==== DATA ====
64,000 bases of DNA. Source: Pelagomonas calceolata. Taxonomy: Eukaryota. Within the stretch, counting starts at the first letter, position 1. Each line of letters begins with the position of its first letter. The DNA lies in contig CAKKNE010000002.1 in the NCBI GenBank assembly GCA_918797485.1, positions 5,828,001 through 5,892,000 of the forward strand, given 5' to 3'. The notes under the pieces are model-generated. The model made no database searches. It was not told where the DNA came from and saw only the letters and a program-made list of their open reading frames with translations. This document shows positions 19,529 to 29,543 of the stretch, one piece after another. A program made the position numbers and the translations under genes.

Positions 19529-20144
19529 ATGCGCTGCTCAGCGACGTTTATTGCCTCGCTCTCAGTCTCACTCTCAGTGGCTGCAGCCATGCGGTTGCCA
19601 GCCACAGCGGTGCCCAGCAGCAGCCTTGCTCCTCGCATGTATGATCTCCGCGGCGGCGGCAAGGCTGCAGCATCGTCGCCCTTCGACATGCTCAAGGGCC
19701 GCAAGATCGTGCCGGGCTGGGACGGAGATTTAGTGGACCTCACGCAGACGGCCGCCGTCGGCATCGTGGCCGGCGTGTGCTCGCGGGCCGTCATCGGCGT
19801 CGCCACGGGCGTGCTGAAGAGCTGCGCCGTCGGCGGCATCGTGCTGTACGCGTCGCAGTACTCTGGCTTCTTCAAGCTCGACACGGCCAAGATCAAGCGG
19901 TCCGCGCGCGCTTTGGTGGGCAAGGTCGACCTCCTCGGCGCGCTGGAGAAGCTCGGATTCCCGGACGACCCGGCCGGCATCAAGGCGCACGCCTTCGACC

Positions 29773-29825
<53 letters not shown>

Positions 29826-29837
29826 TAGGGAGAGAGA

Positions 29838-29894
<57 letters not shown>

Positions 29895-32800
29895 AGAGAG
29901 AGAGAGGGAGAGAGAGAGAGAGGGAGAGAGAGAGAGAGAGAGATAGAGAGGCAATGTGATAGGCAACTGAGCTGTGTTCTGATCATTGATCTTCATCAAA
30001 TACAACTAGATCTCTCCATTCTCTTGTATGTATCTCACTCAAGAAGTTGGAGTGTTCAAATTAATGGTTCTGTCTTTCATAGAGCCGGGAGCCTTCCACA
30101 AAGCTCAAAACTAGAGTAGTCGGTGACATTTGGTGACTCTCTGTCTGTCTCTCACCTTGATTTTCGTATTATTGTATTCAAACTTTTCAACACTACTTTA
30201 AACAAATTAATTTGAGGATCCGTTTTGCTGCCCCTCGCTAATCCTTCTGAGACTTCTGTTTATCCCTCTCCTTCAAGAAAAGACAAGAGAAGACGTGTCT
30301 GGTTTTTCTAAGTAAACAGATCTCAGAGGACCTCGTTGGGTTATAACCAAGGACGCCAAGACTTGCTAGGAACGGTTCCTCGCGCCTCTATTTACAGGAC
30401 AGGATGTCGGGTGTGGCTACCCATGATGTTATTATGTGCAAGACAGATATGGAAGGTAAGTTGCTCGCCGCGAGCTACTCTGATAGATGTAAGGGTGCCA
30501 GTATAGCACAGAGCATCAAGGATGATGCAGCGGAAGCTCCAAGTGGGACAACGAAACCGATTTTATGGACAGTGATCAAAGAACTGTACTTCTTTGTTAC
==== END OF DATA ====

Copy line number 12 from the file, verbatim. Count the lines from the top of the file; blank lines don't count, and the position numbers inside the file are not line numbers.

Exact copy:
Positions 29838-29894